REVIEW by Willard Manus

Jim Kokoris, a young Greek-American writer, is enjoying enviable luck
with his first novel, THE RICH PART OF LIFE, a cautionary tale about the
impact of too much money on the Pappases, a family living in a Chicago
suburb. Published by St. Martin's Press, the book has not only received
excellent notices and sold well, but has been optioned by Hollywood for
a forthcoming feature film.

The money has come to the Pappases in an overnight windfall worth 190
million dollars. Winning the state lottery like that is everyone's dream, but as Kokoris shows, the dream can often turn into a nightmare.

"Money complicates things," says Aunt Betty, a woman who never made
more than forty thousand a year as a bookkeeper. "It should make things
easier, but it doesn't. It's like a weight you have to keep pulling around with you. Poor Theo. He's not good with weights."

The Theo in question is the patriarch of the family, a shy, bumbling,
stiffbacked man who is only happy when he is reading or talking about the American Civil War. Theo teaches history at a local college and is trying to raise two young boys in the aftermath of an automobile accident that took the life of his wife. One of the boys, Teddy, a hyper-sensitive and intelligent kid ("a miniature adult"), is the protagonist, the one providing the viewpoint and voice that give THE RICH PART OF LIFE its unique flavor.

Kokoris is good at capturing the way Teddy's mind works, a step ahead of almost everyone else's, though he can also be touchingly innocent and childlike. Teddy is also beset by a deep- rooted fear: that his distant,
uptight father does not love him.

Theo is a mystery, not only to Teddy and his six-year-old brother Tommy, better known as the Nose Picker, but to just about everyone who knows him, including his brother Frank. Frank, a lawyer turned Hollywood producer of sleazoid horror movies, is especially horrified and mystified when Theo shows no joy upon breaking the bank.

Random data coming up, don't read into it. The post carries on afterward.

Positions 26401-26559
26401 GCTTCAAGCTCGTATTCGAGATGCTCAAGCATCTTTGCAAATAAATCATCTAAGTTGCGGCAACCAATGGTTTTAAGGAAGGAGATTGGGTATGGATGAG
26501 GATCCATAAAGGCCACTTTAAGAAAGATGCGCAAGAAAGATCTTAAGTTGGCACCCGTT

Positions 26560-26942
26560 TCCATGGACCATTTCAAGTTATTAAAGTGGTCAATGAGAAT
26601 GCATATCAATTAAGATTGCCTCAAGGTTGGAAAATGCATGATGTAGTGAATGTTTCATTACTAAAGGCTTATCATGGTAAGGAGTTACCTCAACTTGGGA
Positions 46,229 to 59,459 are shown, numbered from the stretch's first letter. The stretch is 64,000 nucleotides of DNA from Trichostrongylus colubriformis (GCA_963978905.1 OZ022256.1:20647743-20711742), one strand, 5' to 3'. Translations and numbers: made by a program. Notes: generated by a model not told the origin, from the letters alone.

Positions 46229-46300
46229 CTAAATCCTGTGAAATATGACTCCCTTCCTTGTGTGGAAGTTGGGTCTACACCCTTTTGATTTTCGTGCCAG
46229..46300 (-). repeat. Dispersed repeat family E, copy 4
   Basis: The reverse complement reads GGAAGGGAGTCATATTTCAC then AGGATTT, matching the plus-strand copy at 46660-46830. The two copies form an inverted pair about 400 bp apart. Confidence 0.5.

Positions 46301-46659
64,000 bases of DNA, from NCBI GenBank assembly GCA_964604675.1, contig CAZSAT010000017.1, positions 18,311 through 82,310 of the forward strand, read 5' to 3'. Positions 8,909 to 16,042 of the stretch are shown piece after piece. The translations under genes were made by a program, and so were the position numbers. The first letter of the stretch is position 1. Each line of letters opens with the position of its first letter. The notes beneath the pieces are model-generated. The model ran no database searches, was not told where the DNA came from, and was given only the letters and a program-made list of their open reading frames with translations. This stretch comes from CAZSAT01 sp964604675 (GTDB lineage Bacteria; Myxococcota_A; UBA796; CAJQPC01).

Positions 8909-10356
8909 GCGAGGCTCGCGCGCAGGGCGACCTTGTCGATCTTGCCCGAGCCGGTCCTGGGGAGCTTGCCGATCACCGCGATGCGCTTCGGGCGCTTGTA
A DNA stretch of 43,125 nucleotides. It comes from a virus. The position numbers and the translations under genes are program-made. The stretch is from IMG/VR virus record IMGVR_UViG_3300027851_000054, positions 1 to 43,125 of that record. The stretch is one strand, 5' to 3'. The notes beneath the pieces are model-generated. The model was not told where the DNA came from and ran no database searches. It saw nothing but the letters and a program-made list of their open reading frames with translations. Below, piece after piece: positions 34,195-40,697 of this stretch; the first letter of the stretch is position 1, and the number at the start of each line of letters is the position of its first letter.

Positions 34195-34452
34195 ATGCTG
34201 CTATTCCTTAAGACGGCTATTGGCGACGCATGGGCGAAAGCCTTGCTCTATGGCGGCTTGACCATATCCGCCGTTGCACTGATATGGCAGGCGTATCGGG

If anything, Theo becomes more withdrawn and cautious; it's almost as if he's lost, not gained, all that money. Frank, who has had to flee Hollywood leaving a trail of bad debts and busted promises, can't believe that Theo wouldn't at least trade in his old clunker for a new car, preferably a Lexus.

Frank and Theo may be brothers, but they are opposites. As cold, cautious and retiring as Theo is, Frank is loud, flashy and volatile. He chalks up the difference between them to Theo's inherited Greekness. "By nature, Greeks are a depressed people," he tells Teddy. "We worry about everything. We're not all Zorba."

Kokoris goes light on the Greek details, though, using them to merely spice the main dish. Aunt Bess occasionally speaks to Theo in Greek, but there is nothing very ethnic about either of them.

Identity does not concern Kokoris, just the agony of overnight wealth, which he treats in largely comic fashion, employing a deadpan humor which makes for steady chuckles rather than big boffo laughs. Kokoris' most flamboyant character is Sylvanius, a Bela Lugosi-like actor who achieved B-movie fame by playing Dracula in Uncle Frank's movies.

Uncle Frank, Aunt Betty and Sylvanius try their best to help Theo cope with the bizarre problems his much-publicized new wealth bring. Suddenly a voluptuous blonde down the street has the hots for him, the local school begs him for a new furnace, poor people beseech him for handouts, ill people for medical treatment, scam artists and hustlers for "business" loans.

On top of that, a man named Bobby Lee Anderson shows up claiming to be
Teddy's father. Theo has expected this turn of events, this uncovering of the dark secret that has long been festering within.

As he tells Teddy, "I feared this from the start. The moment I won the lottery, that was my fear. That's why I almost didn't claim the ticket."

Teddy struggles to cope with a new set of realities. Not only does he learn shocking things about his father but his mother too, that she was a go-go dancer and a bigamist, a wild, rebellious woman who died a self-inflicted, horrific death just before she was about to divorce Theo.

The second half of THE RICH PART OF LIFE deals with Teddy and Theo's
threatened relationship. A psychiatrist is brought in to help, but his work is made difficult by Theo's impenetrable nature and by Bobby Lee's attempt to reclaim Teddy as his son.

The story, which has moved slowly until now, picks up considerably, shifting first to Manassa, Virginia where a reenactment of the Battle of Bull Run finds the Pappases taking part, with Theo strutting around in a Stonewall Jackson uniform, the two boys dressed as Confederate drummers, and an Abe Lincoln lookalike singing "Old Man River." It's first-rate satire.

Kentucky and Memphis also figure in Act Two, which not only becomes
swifter and funnier as the climax approaches, but goes deeper into character as well, coming up (especially where Bobby Lee is concerned) with some surprisingly poignant moments.

THE RICH PART OF LIFE focuses mainly on what happens between Theo and Teddy, a father and son who, despite all the upset and black comedy,
still keep trying to love each other. Kokoris shows a lot of humanity in this novel, which comes down hard on the side of hope and redemption.